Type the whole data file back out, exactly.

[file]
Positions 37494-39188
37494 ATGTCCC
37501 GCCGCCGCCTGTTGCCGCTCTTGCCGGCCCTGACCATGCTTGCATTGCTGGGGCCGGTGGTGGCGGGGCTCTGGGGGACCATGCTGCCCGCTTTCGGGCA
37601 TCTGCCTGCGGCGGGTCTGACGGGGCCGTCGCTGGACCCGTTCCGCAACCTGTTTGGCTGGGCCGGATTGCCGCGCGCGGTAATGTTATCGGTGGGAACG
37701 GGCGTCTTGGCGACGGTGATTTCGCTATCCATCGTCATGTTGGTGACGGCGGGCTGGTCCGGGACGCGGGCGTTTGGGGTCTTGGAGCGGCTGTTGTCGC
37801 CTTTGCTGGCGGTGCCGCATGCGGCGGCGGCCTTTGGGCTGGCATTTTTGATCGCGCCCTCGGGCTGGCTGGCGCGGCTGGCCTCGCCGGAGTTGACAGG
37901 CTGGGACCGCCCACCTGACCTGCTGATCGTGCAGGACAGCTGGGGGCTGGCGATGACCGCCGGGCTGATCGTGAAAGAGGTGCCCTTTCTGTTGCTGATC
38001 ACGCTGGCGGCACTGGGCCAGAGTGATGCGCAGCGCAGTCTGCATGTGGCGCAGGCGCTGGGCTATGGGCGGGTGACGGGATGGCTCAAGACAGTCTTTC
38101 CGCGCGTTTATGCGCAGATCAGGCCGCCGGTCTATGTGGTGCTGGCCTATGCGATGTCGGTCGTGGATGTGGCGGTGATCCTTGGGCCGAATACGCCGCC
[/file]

Positions 37494-39188
37494 ATGTCCC
37501 GCCGCCGCCTGTTGCCGCTCTTGCCGGCCCTGACCATGCTTGCATTGCTGGGGCCGGTGGTGGCGGGGCTCTGGGGGACCATGCTGCCCGCTTTCGGGCA
37601 TCTGCCTGCGGCGGGTCTGACGGGGCCGTCGCTGGACCCGTTCCGCAACCTGTTTGGCTGGGCCGGATTGCCGCGCGCGGTAATGTTATCGGTGGGAACG
37701 GGCGTCTTGGCGACGGTGATTTCGCTATCCATCGTCATGTTGGTGACGGCGGGCTGGTCCGGGACGCGGGCGTTTGGGGTCTTGGAGCGGCTGTTGTCGC
37801 CTTTGCTGGCGGTGCCGCATGCGGCGGCGGCCTTTGGGCTGGCATTTTTGATCGCGCCCTCGGGCTGGCTGGCGCGGCTGGCCTCGCCGGAGTTGACAGG
37901 CTGGGACCGCCCACCTGACCTGCTGATCGTGCAGGACAGCTGGGGGCTGGCGATGACCGCCGGGCTGATCGTGAAAGAGGTGCCCTTTCTGTTGCTGATC
38001 ACGCTGGCGGCACTGGGCCAGAGTGATGCGCAGCGCAGTCTGCATGTGGCGCAGGCGCTGGGCTATGGGCGGGTGACGGGATGGCTCAAGACAGTCTTTC
38101 CGCGCGTTTATGCGCAGATCAGGCCGCCGGTCTATGTGGTGCTGGCCTATGCGATGTCGGTCGTGGATGTGGCGGTGATCCTTGGGCCGAATACGCCGCC